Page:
Media group NPR is the latest broadcaster to test the journalistic capabilities of robots.
In a head-to-head the U.S. radio giant placed one of its top reporters and White House correspondent Scott Horsley against the computer software WordSmith, developed by a company called Automated Insights which programmes the artificial intelligence (AI) system to produce hundreds of millions of short news stories every year for sites such as Yahoo! and the Associated Press among others.
In the latest test both robot and human contenders awaited a financial earnings report from American fast food chain Denny’s. Once the report was received, the two were up against the clock to produce a short news story ready for broadcast on NPR radio. In addition to speed, the final draft would also be assessed on style.
WordSmith produced its story in just two minutes, while Horsley took just over seven minutes.
The end result was as follows:
Of course, the story on the left is produced by WordSmith – evidently not replicating the human style and insight of Horsley’s. The human story came up tops in an NPR poll, winning 3403 votes to WordSmith’s 270.
However, according to those at WordSmith, the tone and style of its articles can be amended with some input from the company’s engineers. The Denny’s piece had been programmed to mimic the straightforward style of AP releases, but if set to study NPR specific stories WordSmith would be able to emulate the radio group’s writing – “learn NPR’s style, and start slinging its own breakfast-food metaphors.”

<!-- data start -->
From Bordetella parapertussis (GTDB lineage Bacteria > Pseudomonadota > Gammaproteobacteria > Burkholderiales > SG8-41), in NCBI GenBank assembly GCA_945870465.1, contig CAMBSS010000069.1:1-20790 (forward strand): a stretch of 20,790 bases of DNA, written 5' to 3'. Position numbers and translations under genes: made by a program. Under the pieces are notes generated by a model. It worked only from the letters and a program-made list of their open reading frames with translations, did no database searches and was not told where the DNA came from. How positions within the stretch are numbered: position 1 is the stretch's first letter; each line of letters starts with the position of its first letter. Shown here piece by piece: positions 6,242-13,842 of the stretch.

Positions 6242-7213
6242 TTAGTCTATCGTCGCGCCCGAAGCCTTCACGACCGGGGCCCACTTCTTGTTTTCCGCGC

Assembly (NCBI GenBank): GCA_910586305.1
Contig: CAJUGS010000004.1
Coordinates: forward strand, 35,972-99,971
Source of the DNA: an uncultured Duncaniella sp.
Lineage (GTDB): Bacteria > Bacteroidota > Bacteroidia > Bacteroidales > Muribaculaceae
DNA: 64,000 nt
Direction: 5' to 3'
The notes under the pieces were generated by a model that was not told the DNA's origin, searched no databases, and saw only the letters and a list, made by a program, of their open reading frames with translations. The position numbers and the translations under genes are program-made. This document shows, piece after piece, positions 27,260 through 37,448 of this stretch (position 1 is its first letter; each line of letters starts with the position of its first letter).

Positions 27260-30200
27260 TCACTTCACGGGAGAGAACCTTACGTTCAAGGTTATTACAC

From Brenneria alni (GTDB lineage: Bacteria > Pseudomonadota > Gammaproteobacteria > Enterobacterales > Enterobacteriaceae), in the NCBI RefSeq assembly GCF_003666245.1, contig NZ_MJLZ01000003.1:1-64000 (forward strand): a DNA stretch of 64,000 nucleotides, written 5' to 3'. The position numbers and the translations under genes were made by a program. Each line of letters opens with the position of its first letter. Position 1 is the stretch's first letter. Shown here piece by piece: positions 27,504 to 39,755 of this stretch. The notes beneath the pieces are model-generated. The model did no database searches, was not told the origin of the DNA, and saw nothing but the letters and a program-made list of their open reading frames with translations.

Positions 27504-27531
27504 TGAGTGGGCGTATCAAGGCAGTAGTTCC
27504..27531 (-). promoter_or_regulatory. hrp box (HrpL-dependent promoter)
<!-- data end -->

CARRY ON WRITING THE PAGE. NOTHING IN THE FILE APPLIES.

The NPR human vs. robot reporter test comes more than two years after The Los Angeles Times started testing the strengths of robo-journalism. The newspaper published a story on 1st February 2013 about an earthquake, produced solely by an algorithm programmed to generate short articles as soon as an earthquake is recorded in the area.
The LA Times’ technology draws on data provided by the U.S. Geological Survey to insert the real-time information into a pre-written article template. It has also developed a similar system to write articles about local incidents of crime, with human editors providing input where necessary.
“It saves people a lot of time, and for certain types of stories, it gets the information out there in usually about as good a way as anybody else would […] The way I see it is, it doesn’t eliminate anybody’s job as much as it makes everybody’s job more interesting,” said Ken Schwencke, journalist and LA Times ‘Quakebot’ algorithm programmer.
The industry argues that the technology will remain as a supplemental tool, but who knows how long it will be before robots conquer the newsroom.